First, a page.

Lie Øyen Arkitekter. The Interview

by Christos Pampafikos & Robert Blödorn


Lie Øyen Arkitekter is a local architectural office, situated close to Vigelandsparken in Oslo. In order to prepare the interview, we first researched the work and the projects on their personal website. We found out, that most of their projects are housing and commonly small scale buildings. Due to the size of their projects, combined with their details and care for interiors, shows how this office values the small scale very much. After we booked the appointment in the office with one of the founding partners, Tanja Lie, we prepared specific questions relating to our research. Before our interview, we also had the opportunity to discuss with three out of the seven employees, which helped us understand  the working atmosphere and design process occurs in the office.

Regarding the size of the office and the number of architects working there, the projects they work on, are truly many: we were been told that number was around 60.


One of our first questions to Tanja Lie, was how they manage to advertise their office in order to have such a large number of projects. She answered that they had never really done any kind of advertisement and that their only promotion is by mouth-to-mouth, when former clients recommend the office to prospective clients. Those clients are mostly individuals.


With such a great workload we were curious to learn how they manage to cope with amount of work, either all together or individually. Tanja told us that, in the beginning of a project there is always one person who does the compilation of maps, knowledge and archives, and after that they gather all together to brainstorm ideas and thoughts. In that case, every suggestion is allowed in order to get to the best possible result. You have to kill your darlings, as she says, which means, that you shouldn’t cramp your favorite draft, if it’s not the best of all. After the conversations and the final decisions, which are taken collectively, they split the projects and work in smaller teams.  The good thing with that process is that everybody knows everything about each project and it is easy for them to help out, when a new challenge comes.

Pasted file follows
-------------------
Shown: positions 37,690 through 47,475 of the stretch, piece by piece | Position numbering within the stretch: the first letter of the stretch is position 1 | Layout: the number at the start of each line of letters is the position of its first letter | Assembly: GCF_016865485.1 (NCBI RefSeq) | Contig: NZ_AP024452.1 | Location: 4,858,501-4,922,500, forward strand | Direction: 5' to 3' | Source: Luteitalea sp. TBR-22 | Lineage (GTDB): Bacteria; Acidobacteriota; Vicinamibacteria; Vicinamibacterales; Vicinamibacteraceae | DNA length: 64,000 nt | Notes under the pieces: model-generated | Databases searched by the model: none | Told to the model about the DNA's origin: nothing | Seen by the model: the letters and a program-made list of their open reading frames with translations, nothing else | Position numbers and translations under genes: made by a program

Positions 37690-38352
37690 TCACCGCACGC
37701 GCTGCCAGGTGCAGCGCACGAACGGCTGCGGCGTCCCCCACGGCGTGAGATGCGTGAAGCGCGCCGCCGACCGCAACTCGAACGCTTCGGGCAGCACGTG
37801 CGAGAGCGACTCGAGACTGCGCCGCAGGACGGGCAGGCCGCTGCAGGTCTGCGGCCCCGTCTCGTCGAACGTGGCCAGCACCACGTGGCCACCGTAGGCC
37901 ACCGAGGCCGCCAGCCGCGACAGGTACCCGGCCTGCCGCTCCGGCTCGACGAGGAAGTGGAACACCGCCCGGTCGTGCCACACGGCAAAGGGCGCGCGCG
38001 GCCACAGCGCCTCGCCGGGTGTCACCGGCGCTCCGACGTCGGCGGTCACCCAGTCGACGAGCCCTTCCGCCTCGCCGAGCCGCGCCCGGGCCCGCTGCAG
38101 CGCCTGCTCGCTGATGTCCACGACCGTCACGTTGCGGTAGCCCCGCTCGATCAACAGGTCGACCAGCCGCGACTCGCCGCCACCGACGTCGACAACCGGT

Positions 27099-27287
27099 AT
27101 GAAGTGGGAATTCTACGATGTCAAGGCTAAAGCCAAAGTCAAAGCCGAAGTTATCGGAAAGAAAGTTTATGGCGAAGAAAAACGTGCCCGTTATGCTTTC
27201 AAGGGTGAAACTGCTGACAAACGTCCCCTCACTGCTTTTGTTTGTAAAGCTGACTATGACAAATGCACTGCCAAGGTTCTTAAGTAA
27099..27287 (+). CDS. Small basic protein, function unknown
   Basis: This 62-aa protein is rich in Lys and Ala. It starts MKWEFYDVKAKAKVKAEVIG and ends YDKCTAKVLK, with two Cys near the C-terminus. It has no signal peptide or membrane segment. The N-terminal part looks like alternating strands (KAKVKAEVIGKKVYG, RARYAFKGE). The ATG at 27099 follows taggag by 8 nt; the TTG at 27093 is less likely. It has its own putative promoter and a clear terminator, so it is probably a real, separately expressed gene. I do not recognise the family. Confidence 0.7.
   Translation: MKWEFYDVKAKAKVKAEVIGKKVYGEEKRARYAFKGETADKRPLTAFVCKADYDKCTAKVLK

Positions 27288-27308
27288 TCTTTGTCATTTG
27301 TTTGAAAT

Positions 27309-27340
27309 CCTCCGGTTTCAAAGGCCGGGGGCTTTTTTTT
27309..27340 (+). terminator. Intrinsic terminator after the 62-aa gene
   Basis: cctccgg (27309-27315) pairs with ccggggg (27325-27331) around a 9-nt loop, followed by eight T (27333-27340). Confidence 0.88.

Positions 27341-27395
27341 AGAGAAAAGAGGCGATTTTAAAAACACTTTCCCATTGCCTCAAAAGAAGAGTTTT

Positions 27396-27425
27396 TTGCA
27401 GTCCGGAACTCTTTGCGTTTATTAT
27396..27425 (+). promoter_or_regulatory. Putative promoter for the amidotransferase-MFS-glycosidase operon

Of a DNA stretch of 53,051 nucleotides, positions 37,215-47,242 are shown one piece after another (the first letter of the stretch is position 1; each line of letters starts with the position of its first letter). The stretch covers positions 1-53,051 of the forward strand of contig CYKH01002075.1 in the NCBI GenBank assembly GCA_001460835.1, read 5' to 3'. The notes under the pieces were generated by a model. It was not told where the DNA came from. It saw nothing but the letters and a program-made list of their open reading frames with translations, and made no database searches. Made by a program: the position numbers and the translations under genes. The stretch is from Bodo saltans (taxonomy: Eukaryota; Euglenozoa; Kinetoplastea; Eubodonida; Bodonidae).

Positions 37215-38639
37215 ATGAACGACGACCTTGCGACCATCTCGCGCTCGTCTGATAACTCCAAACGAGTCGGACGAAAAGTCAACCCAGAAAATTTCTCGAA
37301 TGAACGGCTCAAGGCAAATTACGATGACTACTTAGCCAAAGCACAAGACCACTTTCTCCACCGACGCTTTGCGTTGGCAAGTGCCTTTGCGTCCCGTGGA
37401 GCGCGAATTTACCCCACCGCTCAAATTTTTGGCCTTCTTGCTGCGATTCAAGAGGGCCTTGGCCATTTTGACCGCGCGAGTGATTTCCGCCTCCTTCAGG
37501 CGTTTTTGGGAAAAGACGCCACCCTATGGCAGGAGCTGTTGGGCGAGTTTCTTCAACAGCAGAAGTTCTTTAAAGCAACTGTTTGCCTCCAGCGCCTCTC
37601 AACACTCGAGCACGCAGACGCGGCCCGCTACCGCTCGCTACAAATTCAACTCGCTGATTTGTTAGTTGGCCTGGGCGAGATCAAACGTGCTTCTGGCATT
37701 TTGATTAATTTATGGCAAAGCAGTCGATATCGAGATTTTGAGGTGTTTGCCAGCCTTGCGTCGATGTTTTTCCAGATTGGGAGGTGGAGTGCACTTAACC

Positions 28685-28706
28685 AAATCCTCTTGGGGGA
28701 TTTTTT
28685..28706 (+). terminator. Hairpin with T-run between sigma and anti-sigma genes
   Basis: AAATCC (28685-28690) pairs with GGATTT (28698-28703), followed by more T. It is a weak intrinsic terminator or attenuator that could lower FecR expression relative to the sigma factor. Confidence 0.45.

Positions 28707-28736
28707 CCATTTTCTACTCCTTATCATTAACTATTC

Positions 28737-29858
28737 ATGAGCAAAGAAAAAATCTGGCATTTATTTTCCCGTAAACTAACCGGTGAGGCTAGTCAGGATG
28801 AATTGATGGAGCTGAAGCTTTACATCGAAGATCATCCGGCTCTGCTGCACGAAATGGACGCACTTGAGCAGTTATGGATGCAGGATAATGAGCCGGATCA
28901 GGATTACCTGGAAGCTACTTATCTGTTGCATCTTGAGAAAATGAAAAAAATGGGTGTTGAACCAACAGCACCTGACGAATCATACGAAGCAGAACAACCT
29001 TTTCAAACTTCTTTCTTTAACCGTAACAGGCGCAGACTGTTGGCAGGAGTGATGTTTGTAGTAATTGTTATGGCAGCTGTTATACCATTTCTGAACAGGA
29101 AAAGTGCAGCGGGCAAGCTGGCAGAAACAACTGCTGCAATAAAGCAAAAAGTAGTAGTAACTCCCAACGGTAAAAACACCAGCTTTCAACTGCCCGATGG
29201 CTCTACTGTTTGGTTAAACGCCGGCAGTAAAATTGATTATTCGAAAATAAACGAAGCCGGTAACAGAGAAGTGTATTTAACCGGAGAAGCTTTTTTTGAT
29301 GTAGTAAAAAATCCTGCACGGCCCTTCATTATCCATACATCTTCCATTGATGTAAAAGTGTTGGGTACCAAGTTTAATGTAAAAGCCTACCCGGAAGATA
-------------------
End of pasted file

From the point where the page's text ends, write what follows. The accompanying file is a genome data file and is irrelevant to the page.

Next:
As for the media, they usuantly start with 2D drawings and sketches and, if the project or client requires it, they develop models and 3D renderings. Another fact that impressed us was that the office has permanently hired three carpenters to design wooden constructions and furniture, and to ensure the high quality of all interior design and finishes, which is essential to many of their projects.



Another thing that they always do, is to give priority to the clients’ needs. They think that the most important thing in their job is a strong relationship with the client. How the client has imagined his own building and how far is he able to go. A client can sometimes can be stubborn, trying to always be control of the project, and sometimes the conversation can be difficult because of the complexity of the process. After finishing a project, both client and architect come to a point where they are stretched to their limits. The feeling of accomplishment is both painful and satisfying. She compared it with growing up and the farewell of your child. You have to let your creation live its own life, as you cannot keep it forever.

After the completion of a project, then comes the criticism. According to Tanja, in Oslo  architects support each other. This was unusual for us, as we expected great competition. Tanja spoke about of established offices backing young and less experienced ones, which is an image of a very cooperative community.


In the conclusion our expectations were confirmed, the scale what they work with has helped them to materialize and focus their practice. Through their work the aim to make high-quality and well detailed buildings for strong individual customers. This type of work contrasts with other offices that are after more public and exposed commissions.